“Do personal stories in Oratory have to be true?”
This question kinda blew my mind when a coach from another school asked me after judging a few Oratory rounds for the first time.
How many times have we sat in Oratory rounds and listened to personal anecdotes that just make you want raise your eyebrow and think “ Huh...I’m pretty sure that never happened”. For example, I once had saw a kid giving a speech about consumerism and one of his anecdotes was about how his 15 year old sister wouldn’t stop crying in the car unless his mom bought her a happy meal. People chuckled at that--sometimes. I’m assuming some people laughed because it’s kinda funny to imagine a teenager throw a temper tantrum. But there’s some issues with this.
It’s not uncommon to have slightly untrue anecdotes. It’s for the humor. Sometimes you just gotta spin something that resembles your life in order fit your speech. Sometimes a really crazy story makes a very fun Attention Getting Device. Don’t get me wrong, I know there’s reasons for exaggerating a story and taking some liberties. Been there. Done that. But consider this: lying about statistics, evidences or sources is unacceptable. So why are our own stories any different?
You wouldn’t lie about certain claims or facts in your Oratory. Because it would make your persuasive speech illegitimate. The thing is we forget that Oratory isn’t just about credibility in your evidence; It’s also about credibility in you being real too. And while nobody is going to fact check whether or not you actually had to walk to school wearing nothing but a bathrobe and rain boots because you procrastinated in doing your laundry, you miss an opportunity to share a genuine moment when procrastination really made your life difficult. You miss a chance to be relatable.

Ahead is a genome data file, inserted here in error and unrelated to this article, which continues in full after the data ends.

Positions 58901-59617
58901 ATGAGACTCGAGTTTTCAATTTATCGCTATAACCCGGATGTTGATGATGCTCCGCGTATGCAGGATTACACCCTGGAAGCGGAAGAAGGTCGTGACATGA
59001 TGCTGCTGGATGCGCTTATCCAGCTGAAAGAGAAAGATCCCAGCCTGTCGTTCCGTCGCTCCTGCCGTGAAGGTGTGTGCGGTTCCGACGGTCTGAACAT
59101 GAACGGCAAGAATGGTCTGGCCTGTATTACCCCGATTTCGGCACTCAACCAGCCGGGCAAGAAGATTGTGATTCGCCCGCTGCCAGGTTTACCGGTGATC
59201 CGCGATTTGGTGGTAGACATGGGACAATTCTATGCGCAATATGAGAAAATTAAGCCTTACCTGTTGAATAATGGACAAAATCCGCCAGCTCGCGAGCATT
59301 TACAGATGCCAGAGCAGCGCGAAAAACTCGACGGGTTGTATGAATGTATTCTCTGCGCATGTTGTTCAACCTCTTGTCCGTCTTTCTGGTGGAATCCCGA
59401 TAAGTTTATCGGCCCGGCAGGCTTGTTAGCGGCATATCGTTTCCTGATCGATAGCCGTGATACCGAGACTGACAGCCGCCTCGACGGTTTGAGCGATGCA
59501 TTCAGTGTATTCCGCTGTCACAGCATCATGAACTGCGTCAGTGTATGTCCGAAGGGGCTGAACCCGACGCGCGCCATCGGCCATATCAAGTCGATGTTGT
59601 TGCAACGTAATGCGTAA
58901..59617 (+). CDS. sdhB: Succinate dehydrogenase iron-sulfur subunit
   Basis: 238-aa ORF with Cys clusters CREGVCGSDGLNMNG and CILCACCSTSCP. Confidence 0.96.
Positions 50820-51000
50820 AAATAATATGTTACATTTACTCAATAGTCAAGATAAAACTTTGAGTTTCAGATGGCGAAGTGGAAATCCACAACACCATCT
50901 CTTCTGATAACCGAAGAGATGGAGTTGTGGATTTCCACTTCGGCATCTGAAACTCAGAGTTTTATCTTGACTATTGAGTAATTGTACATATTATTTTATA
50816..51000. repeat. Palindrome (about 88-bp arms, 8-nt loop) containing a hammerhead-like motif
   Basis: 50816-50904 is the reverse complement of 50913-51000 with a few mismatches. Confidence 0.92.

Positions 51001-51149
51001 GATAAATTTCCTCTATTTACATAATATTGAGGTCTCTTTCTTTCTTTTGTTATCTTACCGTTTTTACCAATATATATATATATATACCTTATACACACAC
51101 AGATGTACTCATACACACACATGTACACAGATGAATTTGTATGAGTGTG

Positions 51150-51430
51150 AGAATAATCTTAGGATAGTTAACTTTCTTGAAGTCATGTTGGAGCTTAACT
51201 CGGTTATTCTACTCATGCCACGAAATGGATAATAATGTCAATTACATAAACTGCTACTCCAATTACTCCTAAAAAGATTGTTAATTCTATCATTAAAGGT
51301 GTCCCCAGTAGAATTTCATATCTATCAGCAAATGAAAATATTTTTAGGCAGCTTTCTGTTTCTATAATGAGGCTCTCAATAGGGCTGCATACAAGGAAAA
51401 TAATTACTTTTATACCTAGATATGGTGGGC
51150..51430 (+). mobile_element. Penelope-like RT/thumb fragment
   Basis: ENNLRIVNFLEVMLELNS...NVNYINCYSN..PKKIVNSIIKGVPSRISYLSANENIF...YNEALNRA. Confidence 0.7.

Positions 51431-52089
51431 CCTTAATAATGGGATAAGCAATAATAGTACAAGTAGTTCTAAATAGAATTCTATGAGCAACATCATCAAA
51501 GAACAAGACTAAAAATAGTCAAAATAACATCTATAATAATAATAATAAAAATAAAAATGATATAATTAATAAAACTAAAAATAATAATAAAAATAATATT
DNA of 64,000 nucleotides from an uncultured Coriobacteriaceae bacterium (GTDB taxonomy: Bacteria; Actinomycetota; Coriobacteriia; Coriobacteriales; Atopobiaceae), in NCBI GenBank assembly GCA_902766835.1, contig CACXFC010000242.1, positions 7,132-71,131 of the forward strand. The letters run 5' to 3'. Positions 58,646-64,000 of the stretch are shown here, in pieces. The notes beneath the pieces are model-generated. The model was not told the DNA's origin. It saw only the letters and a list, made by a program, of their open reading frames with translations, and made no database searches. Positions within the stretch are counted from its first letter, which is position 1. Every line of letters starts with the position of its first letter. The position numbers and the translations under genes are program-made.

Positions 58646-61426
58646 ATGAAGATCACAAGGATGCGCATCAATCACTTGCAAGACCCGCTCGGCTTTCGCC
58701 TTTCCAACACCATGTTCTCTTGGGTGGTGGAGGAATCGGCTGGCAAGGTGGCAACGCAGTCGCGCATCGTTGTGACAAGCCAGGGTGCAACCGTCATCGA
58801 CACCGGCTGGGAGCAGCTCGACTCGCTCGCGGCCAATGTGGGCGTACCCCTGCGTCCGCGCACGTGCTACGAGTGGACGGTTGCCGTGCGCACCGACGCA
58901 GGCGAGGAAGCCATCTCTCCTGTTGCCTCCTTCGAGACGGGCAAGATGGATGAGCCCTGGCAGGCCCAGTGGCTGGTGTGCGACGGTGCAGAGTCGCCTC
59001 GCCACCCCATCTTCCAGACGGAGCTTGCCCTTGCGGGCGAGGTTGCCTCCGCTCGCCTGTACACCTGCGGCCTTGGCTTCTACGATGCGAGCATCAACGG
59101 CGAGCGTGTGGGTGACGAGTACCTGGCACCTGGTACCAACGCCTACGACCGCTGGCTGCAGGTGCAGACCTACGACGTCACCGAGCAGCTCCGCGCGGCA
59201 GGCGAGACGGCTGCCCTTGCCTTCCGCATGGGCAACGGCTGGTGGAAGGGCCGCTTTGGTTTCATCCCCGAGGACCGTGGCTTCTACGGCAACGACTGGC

The truth is, as fascinated as we are by your compelling research about perfectionism or entitlement of millennials, we as audience members and judges are probably just as ( if not more) interested in hearing about how your life and your experiences relate to what you’re talking about. We want to believe that the person we’re hearing talk for 10 minutes is going to be the person we’ll get if ask them for coffee after the tournament. And if you’re afraid that you’re life isn’t that interesting or that your real life examples are cliché, I guarantee that you are more fascinating than you think you are. And sometimes it’s not even the story that makes your speech stand out, it’s just how you tell it. Let your sarcastic humor, your sassy attitude or your loud rambunctious personality breathe life to what could’ve been an ordinary story. That’s the beauty of speech.
Be Yourself. Why else are you in Oratory? You didn’t want to be another character(s), and you didn’t want to become experts on topics chosen by someone else. You don’t have to be the wittiest, charismatic, or funniest. That will all follow as long as you really, truly, mean what you say.
Have any questions or need help on your Oratory? Reach out to me via email at email@example.com!